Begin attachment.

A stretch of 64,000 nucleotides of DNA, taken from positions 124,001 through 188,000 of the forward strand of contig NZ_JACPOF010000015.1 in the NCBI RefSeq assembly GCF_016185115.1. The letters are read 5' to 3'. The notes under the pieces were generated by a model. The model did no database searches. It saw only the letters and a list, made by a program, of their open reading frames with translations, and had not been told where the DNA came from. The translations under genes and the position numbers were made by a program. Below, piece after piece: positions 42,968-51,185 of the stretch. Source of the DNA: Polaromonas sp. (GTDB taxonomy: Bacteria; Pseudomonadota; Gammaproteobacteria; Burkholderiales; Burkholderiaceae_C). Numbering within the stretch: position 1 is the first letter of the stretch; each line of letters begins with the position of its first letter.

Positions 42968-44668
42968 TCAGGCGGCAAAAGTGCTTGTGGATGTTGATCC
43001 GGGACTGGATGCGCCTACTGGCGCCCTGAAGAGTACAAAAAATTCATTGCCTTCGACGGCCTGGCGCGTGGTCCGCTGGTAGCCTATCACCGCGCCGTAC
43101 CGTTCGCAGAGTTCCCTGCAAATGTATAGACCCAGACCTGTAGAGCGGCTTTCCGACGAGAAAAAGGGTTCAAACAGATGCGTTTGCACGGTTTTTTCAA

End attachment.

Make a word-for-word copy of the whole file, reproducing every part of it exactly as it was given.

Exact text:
A stretch of 64,000 nucleotides of DNA, taken from positions 124,001 through 188,000 of the forward strand of contig NZ_JACPOF010000015.1 in the NCBI RefSeq assembly GCF_016185115.1. The letters are read 5' to 3'. The notes under the pieces were generated by a model. The model did no database searches. It saw only the letters and a list, made by a program, of their open reading frames with translations, and had not been told where the DNA came from. The translations under genes and the position numbers were made by a program. Below, piece after piece: positions 42,968-51,185 of the stretch. Source of the DNA: Polaromonas sp. (GTDB taxonomy: Bacteria; Pseudomonadota; Gammaproteobacteria; Burkholderiales; Burkholderiaceae_C). Numbering within the stretch: position 1 is the first letter of the stretch; each line of letters begins with the position of its first letter.

Positions 42968-44668
42968 TCAGGCGGCAAAAGTGCTTGTGGATGTTGATCC
43001 GGGACTGGATGCGCCTACTGGCGCCCTGAAGAGTACAAAAAATTCATTGCCTTCGACGGCCTGGCGCGTGGTCCGCTGGTAGCCTATCACCGCGCCGTAC
43101 CGTTCGCAGAGTTCCCTGCAAATGTATAGACCCAGACCTGTAGAGCGGCTTTCCGACGAGAAAAAGGGTTCAAACAGATGCGTTTGCACGGTTTTTTCAA